Review: Ronit & Jamil by Pamela L. Laskin

I read Ronit & Jamil by Pamela L. Laskin for the Book Riot Reader Harder Challenge’s “Read an audiobook of poetry” category. It is a contemporary, poetic retelling of Romeo and Juliet about an Israeli girl and a Palestinian boy living in modern Palestine. With the backdrop of the Israeli-Palestine conflict, the trope of star-crossed lovers becomes more understandable and heartbreaking.

I am a defender of Romeo & Juliet, both the characters and the play. Yes, they were kids. Yes, they were rash. But suicide is always in some element tragic, especially when it is young people who feel driven to commit the act in the face of overwhelming despair. It is easy for adults (or cynical teens) to scoff and look at all of the life left for these two but I wonder how many of them remember what it feels like to be a teen and to have these feelings for the first time. You don’t exist in a timeline when you’re young, you’re far more focused in the moment and if the ones you trust and have been told to follow are forcing you into a future you can’t stand, it’s normal to feel trapped. The big miscommunications are hard for modern audiences to understand when we can reach out and talk to someone in an instant instead of sending letters that can be mixed up or delayed. And when you break down the primary catalysts for catastrophe it is more about the meddling and influence of adults trying to guide and push Romeo & Juliet, regardless of theri intent, rather than just spontaneity or stupidity on the protagonists’ part. All of that being said, I was open to a modern take on a much lampooned story and I was not disappointed in the slightest.

The language of Ronit & Jamil is beautiful and I felt it was fairly easy to navigate. I did feel, much like when I read The Presence of Absence by Mahmoud Darwish, that I would have gained more by being more educated about the conflict as well as the culture of both Israel and Palestine. I am very glad I had read Darwish’s work before so I had some level of familiarity with the topic overall. That being said, I don’t feel that anything I didn’t understand impeded my enjoyment of the work. As I said the language is beautiful and the stakes are much clearer and higher, which may help people who don’t like Romeo & Juliet to still enjoy this work. The author also provides a space for fathers of Ronit & Jamil to monologue about their inner thoughts and fears for their children which helps humanize the parents and validate their concerns.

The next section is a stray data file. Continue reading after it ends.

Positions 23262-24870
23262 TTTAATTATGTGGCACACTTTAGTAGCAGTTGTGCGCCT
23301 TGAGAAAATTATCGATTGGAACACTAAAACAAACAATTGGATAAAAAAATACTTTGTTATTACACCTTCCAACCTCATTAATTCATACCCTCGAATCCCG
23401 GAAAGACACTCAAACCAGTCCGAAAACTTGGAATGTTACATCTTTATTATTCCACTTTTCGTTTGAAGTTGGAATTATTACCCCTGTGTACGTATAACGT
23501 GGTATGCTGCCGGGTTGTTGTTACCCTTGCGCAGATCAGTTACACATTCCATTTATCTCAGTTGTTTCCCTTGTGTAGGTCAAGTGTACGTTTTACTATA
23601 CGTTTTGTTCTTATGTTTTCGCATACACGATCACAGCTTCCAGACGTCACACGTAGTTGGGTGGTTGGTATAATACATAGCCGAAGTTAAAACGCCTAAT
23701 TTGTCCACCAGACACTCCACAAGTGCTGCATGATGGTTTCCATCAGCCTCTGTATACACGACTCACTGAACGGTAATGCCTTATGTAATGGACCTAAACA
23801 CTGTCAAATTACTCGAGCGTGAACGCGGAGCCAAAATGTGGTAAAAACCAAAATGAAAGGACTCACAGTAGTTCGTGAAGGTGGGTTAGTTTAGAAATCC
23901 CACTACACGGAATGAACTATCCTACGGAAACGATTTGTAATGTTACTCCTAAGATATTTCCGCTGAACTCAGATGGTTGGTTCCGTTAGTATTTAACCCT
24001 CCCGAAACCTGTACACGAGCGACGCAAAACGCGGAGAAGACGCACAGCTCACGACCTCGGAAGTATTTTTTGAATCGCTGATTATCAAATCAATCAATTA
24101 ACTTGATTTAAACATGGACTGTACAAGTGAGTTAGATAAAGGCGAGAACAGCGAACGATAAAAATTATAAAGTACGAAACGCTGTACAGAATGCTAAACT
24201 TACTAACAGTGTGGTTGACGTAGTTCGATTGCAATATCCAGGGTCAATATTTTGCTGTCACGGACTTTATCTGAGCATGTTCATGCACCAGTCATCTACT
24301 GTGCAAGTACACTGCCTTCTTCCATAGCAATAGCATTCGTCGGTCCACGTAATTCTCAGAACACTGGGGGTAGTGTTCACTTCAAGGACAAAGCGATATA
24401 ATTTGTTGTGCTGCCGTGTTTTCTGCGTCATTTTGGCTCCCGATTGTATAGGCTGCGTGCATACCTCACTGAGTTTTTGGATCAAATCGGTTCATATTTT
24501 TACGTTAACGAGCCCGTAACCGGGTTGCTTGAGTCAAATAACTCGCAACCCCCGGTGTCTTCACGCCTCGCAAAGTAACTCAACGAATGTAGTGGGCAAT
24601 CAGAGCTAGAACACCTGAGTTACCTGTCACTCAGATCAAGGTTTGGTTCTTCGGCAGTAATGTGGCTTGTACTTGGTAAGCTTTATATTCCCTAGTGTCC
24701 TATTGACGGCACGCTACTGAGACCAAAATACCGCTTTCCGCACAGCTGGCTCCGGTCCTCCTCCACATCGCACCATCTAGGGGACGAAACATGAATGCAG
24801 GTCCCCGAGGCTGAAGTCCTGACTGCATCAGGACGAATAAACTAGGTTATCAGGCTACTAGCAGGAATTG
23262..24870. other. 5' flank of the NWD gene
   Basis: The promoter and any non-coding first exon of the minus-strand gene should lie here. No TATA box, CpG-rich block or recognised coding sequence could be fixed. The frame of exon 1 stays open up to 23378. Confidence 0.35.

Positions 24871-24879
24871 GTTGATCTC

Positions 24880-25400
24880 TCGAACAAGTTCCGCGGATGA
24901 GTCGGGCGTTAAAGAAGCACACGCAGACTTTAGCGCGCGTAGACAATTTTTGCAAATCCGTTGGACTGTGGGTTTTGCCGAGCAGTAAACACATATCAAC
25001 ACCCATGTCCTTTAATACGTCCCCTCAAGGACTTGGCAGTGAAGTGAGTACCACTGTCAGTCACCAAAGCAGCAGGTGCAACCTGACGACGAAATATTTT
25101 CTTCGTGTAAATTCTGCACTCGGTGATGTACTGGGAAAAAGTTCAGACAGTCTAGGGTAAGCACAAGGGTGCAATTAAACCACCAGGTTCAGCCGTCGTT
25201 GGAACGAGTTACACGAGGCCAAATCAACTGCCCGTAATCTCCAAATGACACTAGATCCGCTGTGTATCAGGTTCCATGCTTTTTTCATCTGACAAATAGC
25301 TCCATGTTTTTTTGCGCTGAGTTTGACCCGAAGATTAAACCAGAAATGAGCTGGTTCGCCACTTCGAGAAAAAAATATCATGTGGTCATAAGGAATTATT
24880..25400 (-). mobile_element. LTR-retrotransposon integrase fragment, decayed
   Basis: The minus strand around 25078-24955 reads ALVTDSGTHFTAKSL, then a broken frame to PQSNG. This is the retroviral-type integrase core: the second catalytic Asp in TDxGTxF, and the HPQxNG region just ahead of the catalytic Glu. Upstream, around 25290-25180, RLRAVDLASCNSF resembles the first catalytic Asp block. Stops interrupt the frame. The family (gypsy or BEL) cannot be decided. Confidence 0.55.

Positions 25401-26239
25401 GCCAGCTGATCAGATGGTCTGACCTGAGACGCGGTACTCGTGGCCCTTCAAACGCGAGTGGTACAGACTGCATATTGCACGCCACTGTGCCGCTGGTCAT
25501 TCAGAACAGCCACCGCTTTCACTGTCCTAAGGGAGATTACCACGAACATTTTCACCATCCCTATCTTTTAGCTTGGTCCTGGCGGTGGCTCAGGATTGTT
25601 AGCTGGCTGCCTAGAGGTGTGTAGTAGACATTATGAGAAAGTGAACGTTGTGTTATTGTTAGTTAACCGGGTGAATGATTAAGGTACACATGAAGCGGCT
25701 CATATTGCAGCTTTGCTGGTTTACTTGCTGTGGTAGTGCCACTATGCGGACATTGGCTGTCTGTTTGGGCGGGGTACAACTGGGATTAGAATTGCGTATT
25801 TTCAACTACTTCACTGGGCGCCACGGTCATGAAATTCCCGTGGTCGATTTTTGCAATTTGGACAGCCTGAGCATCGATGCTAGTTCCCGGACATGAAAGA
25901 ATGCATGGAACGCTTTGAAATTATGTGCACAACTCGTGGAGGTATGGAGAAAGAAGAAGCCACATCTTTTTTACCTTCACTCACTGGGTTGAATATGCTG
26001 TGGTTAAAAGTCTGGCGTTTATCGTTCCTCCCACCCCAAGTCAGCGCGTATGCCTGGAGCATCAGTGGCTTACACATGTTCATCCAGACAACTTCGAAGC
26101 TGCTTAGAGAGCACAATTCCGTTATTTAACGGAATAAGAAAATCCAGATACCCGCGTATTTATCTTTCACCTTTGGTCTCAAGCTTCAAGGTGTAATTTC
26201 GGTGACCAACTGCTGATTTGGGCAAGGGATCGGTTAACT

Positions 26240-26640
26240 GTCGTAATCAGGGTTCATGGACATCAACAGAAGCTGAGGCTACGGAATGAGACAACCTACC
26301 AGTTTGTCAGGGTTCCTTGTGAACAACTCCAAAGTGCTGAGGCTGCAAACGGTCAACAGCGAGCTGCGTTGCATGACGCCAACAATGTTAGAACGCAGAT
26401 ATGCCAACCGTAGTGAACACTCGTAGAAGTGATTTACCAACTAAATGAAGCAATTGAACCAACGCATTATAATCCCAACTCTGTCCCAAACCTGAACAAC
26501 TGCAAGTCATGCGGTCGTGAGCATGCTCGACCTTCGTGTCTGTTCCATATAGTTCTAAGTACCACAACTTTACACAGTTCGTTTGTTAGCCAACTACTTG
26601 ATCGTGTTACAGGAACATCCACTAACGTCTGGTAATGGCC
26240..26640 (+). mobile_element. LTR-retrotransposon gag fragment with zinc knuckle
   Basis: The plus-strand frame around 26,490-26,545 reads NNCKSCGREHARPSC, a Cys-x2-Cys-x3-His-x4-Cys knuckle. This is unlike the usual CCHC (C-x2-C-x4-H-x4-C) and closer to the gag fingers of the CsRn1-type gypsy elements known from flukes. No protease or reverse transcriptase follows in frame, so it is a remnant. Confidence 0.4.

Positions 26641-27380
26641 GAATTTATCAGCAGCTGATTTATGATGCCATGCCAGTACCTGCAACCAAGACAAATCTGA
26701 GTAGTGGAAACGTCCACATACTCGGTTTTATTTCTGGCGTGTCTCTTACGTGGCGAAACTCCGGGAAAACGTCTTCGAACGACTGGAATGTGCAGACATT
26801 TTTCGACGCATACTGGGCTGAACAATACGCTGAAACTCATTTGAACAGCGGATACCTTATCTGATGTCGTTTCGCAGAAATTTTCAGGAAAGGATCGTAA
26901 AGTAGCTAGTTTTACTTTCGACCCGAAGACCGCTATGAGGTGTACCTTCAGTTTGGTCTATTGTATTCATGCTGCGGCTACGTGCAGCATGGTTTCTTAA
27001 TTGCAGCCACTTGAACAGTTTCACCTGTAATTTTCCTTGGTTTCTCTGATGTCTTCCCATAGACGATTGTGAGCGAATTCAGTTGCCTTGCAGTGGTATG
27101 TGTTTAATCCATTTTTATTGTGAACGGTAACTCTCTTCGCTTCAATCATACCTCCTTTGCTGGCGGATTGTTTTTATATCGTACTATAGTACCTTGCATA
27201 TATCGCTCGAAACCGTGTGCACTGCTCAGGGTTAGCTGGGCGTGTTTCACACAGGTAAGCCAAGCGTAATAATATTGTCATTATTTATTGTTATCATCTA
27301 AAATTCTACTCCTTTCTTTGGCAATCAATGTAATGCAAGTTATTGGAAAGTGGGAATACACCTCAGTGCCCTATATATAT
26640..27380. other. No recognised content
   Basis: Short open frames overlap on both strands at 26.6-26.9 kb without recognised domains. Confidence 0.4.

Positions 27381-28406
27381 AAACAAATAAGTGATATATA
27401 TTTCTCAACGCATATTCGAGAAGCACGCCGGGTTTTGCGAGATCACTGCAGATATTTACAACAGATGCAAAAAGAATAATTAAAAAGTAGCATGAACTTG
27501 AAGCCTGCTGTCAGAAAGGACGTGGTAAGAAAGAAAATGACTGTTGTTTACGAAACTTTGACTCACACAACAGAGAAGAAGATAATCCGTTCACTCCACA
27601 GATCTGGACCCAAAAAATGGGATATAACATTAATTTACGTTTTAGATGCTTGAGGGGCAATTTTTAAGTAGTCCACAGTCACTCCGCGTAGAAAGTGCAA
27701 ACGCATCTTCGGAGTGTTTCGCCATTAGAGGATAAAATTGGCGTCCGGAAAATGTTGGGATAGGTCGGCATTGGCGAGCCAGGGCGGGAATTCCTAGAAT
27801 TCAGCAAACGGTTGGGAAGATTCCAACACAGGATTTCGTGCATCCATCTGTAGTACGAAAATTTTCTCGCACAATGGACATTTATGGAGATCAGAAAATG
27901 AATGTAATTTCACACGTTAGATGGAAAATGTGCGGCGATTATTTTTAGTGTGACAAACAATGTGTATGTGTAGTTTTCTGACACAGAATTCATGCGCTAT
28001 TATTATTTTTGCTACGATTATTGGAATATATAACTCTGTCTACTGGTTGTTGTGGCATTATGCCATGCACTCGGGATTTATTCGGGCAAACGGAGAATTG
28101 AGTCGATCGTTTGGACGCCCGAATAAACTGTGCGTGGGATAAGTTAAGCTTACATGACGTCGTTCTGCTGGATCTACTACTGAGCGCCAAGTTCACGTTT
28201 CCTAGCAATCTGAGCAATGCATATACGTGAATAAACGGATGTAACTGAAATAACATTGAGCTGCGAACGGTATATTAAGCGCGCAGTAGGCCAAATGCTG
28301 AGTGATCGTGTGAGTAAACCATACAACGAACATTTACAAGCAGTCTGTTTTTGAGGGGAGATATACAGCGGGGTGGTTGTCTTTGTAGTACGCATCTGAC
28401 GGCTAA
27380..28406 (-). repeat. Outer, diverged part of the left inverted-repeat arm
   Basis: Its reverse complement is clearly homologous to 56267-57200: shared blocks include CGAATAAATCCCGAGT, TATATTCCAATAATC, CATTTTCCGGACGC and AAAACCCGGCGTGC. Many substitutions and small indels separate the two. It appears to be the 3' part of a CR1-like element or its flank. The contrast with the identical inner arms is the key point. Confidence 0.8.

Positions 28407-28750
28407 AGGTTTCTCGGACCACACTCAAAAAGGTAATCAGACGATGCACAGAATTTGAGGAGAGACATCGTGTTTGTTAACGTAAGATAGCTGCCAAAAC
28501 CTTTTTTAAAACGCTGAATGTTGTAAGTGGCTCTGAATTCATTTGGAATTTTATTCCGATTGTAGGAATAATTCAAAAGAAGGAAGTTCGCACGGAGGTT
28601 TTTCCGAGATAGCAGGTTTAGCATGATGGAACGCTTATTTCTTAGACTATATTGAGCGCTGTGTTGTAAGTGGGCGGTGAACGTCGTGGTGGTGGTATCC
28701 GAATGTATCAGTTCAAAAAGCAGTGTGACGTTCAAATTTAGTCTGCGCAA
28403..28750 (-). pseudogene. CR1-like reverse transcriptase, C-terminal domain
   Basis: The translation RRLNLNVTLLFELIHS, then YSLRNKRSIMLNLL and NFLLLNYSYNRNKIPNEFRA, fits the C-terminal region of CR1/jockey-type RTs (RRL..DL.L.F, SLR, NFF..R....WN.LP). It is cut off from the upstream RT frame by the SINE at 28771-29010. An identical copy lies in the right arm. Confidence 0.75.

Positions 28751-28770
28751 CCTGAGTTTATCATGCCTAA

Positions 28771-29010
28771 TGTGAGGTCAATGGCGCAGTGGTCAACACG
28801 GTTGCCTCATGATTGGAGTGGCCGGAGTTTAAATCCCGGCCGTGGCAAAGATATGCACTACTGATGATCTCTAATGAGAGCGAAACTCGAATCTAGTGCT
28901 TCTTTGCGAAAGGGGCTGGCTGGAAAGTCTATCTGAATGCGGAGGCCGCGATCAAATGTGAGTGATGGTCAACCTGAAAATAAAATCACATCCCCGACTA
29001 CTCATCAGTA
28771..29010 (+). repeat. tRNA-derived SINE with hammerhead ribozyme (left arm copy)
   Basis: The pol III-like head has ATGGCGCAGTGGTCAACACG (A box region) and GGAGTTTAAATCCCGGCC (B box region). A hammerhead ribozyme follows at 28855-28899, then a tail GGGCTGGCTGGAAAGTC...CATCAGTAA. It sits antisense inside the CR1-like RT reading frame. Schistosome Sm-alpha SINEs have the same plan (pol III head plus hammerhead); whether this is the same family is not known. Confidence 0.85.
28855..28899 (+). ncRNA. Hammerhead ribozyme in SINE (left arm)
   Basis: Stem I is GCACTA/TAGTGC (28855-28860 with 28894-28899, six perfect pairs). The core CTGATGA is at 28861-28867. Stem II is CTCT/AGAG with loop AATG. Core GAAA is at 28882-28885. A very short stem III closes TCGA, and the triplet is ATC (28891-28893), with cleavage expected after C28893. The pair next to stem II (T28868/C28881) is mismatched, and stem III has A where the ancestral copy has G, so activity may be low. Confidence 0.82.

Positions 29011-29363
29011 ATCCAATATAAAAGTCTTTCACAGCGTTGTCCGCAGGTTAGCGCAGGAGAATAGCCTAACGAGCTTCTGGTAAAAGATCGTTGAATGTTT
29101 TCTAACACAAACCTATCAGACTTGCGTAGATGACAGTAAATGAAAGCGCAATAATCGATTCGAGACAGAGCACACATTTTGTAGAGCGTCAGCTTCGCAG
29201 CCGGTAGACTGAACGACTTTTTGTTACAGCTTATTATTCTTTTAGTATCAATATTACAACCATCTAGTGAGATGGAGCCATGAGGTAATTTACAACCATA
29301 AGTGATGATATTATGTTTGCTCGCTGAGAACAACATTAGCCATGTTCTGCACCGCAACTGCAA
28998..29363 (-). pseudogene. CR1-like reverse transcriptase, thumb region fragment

The author makes an interesting choice to give Ronit & Jamil an open-ended but decidedly happier ending than the original play. It does not end in their mutual suicides but instead with them going over their plans to run away to America with the help of distant family members, mourning the losses they must bear and trying to give each other hope with thoughts of the future they may have together. It is possible to view the ending as just as tragic as the original with the couple doomed to the same fate as the original pair they represent. But I think that Laskin was making a choice to give these two some peace. In the play Romeo & Juliet’s lives, while fraught with interfamily conflict, is still a fairly privileged one. They’re both financially and socially well off and while their lives are not without challenges they have a much better prospect than most. Ronit & Jamil grow up in an area fraught with conflict far beyond anything Romeo & Juliet faced and their prospects are much more dire. I liked Laskin providing this chance at happiness for Ronit & Jamil, while leaving the ending open enough for the reader to consider and decide what they thought may happen on their own. And the reader knows that the life they try to have in America will be rife with new challenges and obstacles such as xenophobia, racism, and a struggle to survive. But they will have a chance and I think that a chance is the best anyone can hope for in the end.